I've been reading LeoGrande and Kornbluh's Back Channel to Cuba, which I will review once I'm done. As I read, I am struck by how much U.S. policy is on a treadmill, where we claim to be moving forward even though we're not.
In 1975, as the Ford administration--under Henry Kissinger's direction--prepared for some sort of normalization of relations, Harry Shlaudeman wrote a memo outlining the situation. It's declassified here at the National Security Archive.
Castro now has no apparent reason to concern himself further about the OAS sanctions. In fact, he has already succeeded in breaking the inter-American "blockade" without making a single significant concession and without ever having to deal with us. He may believe that a little patience will bring him the same happy result with respect to the U.S. sanctions...In brief, from where he sits, and from what he can see of the course of U.S. politics, there is not much to negotiate about.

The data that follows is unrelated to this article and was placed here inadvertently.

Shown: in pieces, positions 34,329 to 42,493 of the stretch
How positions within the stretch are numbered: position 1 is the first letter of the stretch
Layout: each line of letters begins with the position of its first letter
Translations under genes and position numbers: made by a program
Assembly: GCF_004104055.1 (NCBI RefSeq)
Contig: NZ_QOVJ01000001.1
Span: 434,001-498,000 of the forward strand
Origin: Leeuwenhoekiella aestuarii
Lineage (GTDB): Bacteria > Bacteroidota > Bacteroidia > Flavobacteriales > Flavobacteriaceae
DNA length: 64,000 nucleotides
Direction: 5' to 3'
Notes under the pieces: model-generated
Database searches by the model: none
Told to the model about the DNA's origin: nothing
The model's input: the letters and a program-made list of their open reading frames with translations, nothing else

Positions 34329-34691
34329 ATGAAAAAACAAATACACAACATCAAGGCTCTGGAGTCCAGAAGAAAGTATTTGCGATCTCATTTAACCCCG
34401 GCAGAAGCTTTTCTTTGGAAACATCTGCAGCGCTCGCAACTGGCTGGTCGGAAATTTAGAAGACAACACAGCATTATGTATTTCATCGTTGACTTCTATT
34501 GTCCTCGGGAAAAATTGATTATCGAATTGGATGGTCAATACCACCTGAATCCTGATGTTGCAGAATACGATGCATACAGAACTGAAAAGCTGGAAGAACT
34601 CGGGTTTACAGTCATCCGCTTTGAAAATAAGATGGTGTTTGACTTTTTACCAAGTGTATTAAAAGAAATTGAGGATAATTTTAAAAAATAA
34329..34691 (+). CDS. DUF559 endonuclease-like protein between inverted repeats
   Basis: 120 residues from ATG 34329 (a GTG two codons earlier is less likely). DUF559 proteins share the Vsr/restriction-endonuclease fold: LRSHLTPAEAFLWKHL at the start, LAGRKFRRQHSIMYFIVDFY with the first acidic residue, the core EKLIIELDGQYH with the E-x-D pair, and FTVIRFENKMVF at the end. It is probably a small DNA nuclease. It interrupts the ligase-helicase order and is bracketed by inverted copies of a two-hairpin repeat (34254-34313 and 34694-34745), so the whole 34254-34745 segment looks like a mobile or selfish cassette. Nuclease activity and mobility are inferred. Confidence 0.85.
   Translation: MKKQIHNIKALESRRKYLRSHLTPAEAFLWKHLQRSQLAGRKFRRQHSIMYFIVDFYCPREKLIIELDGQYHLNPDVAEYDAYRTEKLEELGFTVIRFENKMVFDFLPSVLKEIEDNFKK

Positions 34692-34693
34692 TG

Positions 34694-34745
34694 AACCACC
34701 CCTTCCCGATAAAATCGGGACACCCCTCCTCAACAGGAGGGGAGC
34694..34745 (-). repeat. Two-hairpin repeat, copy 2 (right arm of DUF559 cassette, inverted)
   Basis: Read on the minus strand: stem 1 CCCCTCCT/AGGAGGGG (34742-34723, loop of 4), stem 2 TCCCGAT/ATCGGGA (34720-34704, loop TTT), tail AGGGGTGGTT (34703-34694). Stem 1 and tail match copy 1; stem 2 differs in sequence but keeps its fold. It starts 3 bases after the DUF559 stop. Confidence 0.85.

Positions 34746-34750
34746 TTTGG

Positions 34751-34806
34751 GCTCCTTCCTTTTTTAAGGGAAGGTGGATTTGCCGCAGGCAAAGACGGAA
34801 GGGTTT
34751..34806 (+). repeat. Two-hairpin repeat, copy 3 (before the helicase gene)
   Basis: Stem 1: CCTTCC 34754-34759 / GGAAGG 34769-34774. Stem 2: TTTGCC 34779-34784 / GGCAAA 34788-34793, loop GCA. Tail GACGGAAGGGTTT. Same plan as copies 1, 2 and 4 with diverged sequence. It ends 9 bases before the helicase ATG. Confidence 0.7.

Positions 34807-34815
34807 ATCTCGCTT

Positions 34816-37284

Fast forward forty years--after the Cuban Democracy Act, Helms-Burton, changes in travel and remittances, agreements on immigration, etc, etc.--and this remains true. The United States has no leverage over Cuba. The status quo works quite well for the Castro regime, and it feels no need to make concessions.
Right after this memo was written, Fidel Castro sent troops to Angola and U.S.-Cuban relations went back into a tailspin. As always, he was in the driver's seat.